- The Climate Change Committee (CCC) was established as an ‘independent’ advisory body. It has morphed into a pressure group with an active media profile, but without proper political accountability.
- The CCC’s projections are widely relied on by the government and private sector, yet their economic analysis and calculations of the cost of Net Zero lack rigour and transparency.
- There have been several allegations of conflicts of interest, with members often having private involvement in consulting practices or industries whose work overlaps the CCC’s.
- The CCC has failed to allocate adequate resources to climate change adaptation, choosing instead to focus on mitigation.
- There is a concerning lack of scrutiny of the CCC, despite its advice impacting vast swathes of social, economic and industrial policy.
A new paper, published by the Institute of Economic Affairs (IEA), puts the UK’s Climate Change Committee – and its activities – under the spotlight. Its author, IEA Head of Regulatory Affairs Victoria Hewson, concludes that the CCC has expanded well beyond its statutory obligations and acts in an overtly political way. It has failed to communicate and, at times, purposefully suppressed, the full cost of its proposed climate policies.
The paper finds that the economic analysis carried out by the CCC lacks rigour and transparency, which undermines the Committee’s legitimacy. For example, it refused to publish the underlying calculations for the claim that the cost of net zero would be 1-2 per cent of GDP contained in its 2019 Net Zero Report. When finally disclosed, it was found that there had been no independent scrutiny or interrogation of the spreadsheets. Yet government departments and others who use the CCC figures for their reporting and analysis lean heavily on its findings.
The deference to the CCC undermines the need for departments such as BEIS, DEFRA and HM Treasury to take full responsibility and accountability for policies that will bring immense costs and disruptions, even if they consider that those costs will be outweighed by benefits over time.
The paper also calls into question the independence of the CCC, given that the Committee is funded, and its members appointed, by government. And it documents allegations of conflicts of interest among committee members, including claims that clients of Committee chair Lord Deben’s family firm, Sancroft International, stood to benefit directly from the recommendations of the CCC on topics such as electric vehicles.
While this is not to suggest that members of the Committee are corrupt or self-serving, it underscores that they are subject to competing incentives, which should be taken into account when evaluating the CCC’s output.
In order to ensure that the Climate Change Committee is fit for purpose, the author makes recommendations including:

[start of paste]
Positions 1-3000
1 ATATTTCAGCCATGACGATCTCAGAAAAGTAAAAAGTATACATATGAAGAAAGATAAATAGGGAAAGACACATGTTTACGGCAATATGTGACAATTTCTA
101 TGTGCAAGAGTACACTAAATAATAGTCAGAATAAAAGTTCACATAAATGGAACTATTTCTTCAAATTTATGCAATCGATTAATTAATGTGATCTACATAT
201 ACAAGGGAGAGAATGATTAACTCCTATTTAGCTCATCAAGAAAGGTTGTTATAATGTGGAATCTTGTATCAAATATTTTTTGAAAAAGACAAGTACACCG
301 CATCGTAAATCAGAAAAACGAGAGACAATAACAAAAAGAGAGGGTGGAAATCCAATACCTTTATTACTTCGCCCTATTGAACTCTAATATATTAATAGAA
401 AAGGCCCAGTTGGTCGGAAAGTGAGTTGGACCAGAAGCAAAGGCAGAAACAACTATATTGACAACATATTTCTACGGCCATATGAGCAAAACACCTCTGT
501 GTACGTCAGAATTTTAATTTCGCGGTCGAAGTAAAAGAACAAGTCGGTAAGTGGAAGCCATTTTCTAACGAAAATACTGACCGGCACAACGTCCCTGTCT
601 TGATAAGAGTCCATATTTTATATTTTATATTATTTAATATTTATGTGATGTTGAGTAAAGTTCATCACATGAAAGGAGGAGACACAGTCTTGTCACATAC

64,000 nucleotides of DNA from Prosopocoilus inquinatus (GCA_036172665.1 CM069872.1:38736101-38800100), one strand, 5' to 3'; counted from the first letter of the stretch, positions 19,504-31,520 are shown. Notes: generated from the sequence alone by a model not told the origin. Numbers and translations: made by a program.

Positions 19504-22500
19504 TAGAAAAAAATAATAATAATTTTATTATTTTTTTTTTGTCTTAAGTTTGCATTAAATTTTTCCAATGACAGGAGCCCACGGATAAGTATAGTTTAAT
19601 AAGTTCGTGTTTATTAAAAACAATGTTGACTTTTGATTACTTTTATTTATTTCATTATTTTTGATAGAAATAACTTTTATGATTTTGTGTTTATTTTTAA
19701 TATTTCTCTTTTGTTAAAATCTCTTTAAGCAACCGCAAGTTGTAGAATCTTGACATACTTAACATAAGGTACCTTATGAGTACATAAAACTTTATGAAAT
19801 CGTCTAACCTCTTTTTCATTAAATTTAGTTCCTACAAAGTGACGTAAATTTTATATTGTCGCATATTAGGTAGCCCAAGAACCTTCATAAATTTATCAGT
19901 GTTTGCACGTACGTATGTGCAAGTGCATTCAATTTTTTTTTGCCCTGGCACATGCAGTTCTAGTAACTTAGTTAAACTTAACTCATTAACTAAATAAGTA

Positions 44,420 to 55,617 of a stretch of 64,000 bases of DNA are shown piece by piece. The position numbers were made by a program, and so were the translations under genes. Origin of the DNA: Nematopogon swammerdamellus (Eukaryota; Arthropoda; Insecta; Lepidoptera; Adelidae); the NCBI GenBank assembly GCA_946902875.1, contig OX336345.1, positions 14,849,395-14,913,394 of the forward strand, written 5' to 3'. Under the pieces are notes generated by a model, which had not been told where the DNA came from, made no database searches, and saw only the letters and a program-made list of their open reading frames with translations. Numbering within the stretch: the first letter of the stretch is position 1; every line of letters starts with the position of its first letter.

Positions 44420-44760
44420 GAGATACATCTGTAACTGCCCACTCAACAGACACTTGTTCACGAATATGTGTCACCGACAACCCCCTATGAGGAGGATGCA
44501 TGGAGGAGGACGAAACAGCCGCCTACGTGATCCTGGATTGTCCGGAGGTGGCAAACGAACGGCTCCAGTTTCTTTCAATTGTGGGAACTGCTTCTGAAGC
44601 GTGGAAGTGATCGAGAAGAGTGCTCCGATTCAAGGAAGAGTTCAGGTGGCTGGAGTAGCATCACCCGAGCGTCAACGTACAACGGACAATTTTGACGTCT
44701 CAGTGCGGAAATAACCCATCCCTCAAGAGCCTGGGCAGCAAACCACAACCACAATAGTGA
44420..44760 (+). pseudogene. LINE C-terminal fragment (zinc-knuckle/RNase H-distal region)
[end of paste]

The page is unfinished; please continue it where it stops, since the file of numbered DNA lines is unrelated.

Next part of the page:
- The CCC should revert to its core task of advising ministers and Parliament, instead of engaging in politics under the guise of countering misinformation.
- It should improve the way its reports are communicated to politicians, to ensure the government’s legal targets and political commitments are grounded in an honest cost-benefit analysis.
- The conflict-of-interest policy and Framework Document that sets out its operating procedures should be addressed as a matter of urgency.
- Whatever the outcome of COP26, the government should institute a strategic review of its climate policy priorities.
Victoria Hewson, IEA Head of Regulatory Affairs and author of ‘Hot Air: A critique of the UK’s Climate Change Committee’, said:
“As we can see from the Treasury Net Zero Review published last week, the scale and impact of the areas covered by the advice of the Climate Change Committee is vast – including everything from your electricity bill, to the food you can eat, to international aid.
“Far from being treated as an irreproachable source of truth, the CCC should be challenged and scrutinised more than any other regulator or advisory body. But the reverse seems to be true, and this should be urgently addressed as it influences policymaking that will affect lives and livelihoods for generations.”
Notes to editors
Contact: Emily Carver, Head of Media, 07715 942 731
Victoria Hewson is available for interview and further comment.
A copy of the paper can be found here: https://iea.org.uk/wp-content/uploads/2021/10/IEA-_Regulatory-Affairs_Hot-Air.pdf
The mission of the Institute of Economic Affairs is to improve understanding of the fundamental institutions of a free society by analysing and expounding the role of markets in solving economic and social problems and seeks to provide analysis in order to improve the public understanding of economics.
The IEA is a registered educational charity and independent of all political parties.